9 Gospel-Reflecting Ways to Respond to a Former Abuser

In his new mini-book, HELP! My Parents Abused Me When I Was a Kid, Joshua Zeichik writes, “As a Christian with a commitment to honor God, you must look to Scripture to evaluate whether your motives and responses reflect your new role as an ambassador of Christ (2 Corinthians 5:11–21).” He then provides the following list of God-honoring principles that you can use to discern whether your motives and responses reflect the grace of Jesus Christ. [Note: this is simply an abbreviated summary. More complete explanations are found in the book.] Your response should reflect:

  1. A love for your enemies (Matthew 5:43–48; Romans 12:9–21). In these passages, both Jesus and the Apostle Paul call believers to live counter-intuitively by loving those who have acted as enemies towards them.
  2. The response that Jesus had to his abusers (Luke 23:18–43). It is one thing to call a victim to love his or her enemy; it is another to model it. But that is exactly what Christ did on the cross. When he suffered abuse, Jesus modeled for all victims of abuse how they should respond to their abusers: that is, with a heart of forgiveness.
  3. What you have received from God (Matthew 18:21–35; Ephesians 4:31–32). It can be easy for a victim of abuse to comprehend the evil that was done and think that he or she would never do that to someone else….Therefore, a Christian response must balance the understanding that the abusers deserve to be held accountable for their abuse with the rejection of self-righteous thinking that ignores the victim’s own need for God’s forgiveness (Romans 5:8–10).
  4. Discernment that does not allow future abuse to occur (1 Samuel 18–27). The relationship between King David and his father-in-law, Saul, is recorded for us throughout the book of 1 Samuel. At times Saul acted kindly towards David, but in many instances he acted abusively, out of jealousy. On several occasions, David took steps to prevent the abuse from continuing (1 Samuel 19:10, 12, 18; 20:1–42; 26:21–25).
  5. Obedience to God’s process of calling those who have sinned to repentance (Matthew 18:15–20). A willingness to confront sin and see sinners restored is found in Matthew 18, where we are given procedures for dealing with conflict. In these procedures we see a heart that desires to win people back to God, clear direction to approach the offender boldly, and a process that includes community.
  6. God’s call to reconciliation (2 Corinthians 5:17–21). God calls all his followers to be ambassadors of reconciliation. This is not a calling to be selectively applied only to easy relationships. Although it is not always possible to be reconciled—because both parties must be truly interested in that reconciliation—the Christian victim must do everything in his or her power to encourage it (Romans 12:18). The true believer should ultimately seek to desire what God desires, which is for the abusers to be reconciled to God and man.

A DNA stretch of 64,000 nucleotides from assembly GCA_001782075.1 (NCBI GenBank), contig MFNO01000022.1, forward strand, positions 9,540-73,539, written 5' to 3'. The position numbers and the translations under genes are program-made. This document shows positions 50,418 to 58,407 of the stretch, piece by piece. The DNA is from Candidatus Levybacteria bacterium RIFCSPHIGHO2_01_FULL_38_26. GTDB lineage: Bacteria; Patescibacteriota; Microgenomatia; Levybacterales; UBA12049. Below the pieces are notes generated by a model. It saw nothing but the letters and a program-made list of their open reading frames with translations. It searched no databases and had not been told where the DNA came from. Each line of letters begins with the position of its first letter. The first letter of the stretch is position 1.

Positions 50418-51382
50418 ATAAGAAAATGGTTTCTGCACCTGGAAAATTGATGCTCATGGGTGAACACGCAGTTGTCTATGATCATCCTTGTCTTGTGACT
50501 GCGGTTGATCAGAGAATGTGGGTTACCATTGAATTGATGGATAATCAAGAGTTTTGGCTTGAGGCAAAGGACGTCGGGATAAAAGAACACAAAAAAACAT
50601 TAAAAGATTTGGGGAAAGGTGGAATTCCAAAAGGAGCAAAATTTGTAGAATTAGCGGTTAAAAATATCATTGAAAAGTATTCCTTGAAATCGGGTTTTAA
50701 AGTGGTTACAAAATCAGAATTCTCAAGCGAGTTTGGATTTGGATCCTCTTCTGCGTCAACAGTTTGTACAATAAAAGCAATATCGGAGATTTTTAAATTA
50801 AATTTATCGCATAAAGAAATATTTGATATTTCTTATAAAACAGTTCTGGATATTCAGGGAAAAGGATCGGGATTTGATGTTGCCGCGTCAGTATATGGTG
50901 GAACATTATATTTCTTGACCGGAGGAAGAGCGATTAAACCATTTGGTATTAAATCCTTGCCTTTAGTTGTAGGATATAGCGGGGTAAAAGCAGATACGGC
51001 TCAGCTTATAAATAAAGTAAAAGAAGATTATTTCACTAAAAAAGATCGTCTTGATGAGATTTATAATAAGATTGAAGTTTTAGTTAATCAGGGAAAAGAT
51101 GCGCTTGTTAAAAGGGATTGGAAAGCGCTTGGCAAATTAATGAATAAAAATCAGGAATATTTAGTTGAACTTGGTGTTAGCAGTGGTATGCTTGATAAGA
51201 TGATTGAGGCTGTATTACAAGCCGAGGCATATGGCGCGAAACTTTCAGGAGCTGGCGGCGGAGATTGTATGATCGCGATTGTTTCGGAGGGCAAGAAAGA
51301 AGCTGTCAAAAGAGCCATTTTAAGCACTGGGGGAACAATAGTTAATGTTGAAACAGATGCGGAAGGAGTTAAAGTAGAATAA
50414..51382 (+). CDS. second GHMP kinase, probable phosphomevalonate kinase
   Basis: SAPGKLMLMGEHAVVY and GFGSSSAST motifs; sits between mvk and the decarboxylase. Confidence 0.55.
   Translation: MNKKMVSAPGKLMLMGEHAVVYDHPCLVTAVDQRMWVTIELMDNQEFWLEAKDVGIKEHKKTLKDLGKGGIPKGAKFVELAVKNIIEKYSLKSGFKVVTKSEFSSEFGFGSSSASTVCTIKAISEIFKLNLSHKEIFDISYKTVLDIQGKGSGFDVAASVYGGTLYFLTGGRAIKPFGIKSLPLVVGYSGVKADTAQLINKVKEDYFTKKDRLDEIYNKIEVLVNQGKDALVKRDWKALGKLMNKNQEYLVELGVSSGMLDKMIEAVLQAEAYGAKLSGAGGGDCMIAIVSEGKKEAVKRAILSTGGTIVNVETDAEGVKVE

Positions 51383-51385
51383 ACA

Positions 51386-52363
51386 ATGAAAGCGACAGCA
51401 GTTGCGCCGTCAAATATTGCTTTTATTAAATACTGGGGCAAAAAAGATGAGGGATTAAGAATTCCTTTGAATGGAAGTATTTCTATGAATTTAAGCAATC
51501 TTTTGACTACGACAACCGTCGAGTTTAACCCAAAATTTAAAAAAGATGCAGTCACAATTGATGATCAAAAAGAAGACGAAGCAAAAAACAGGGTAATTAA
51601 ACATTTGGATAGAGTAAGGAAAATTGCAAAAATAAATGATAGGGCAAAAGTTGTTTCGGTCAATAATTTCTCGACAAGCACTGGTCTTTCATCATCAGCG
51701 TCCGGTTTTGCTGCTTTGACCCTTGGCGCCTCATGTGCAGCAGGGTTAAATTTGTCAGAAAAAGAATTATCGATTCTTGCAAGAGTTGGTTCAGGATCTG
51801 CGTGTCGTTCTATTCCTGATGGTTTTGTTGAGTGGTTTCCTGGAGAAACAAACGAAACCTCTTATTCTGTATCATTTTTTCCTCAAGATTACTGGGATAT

7. The goal of restoration (Revelation 21; Exodus 21:34). Forgiveness is something that the Christian is called to pursue regardless of the abusers’ future choices. It is a heart posture towards those who sinned against you.
  8. Trust in God’s sovereignty, regardless of the relational outcome with your abusers (Romans 8:28–29). Much of the struggle you will have is the battle to understand why God allowed the abuse to occur in the first place. Although there are no easy answers, trusting in God’s promise that he is working through all your circumstances for your good and his glory should bring some comfort that the abuse was not meaningless.
  9. A desire always to believe the best (1 Corinthians 13:7). It is understandable if a lack of trust in your parents becomes your default response. However, you must strive to believe the best, as far as is reasonable without being foolish, as you seek to move forward in your relationship with them.

The above list is certainly not exhaustive, but it builds a framework to enable you to evaluate your past and current responses. These principles can only be put into practice as God’s Spirit illumines your heart to accurately see your past and current unloving responses. Therefore, seek God earnestly in prayer, asking him to show you any areas where you have not honored him in your response, so that the Spirit may transform your heart (Psalm 139:23–24).

[Excerpted from HELP! My Parents Abused Me When I Was a Kid.]

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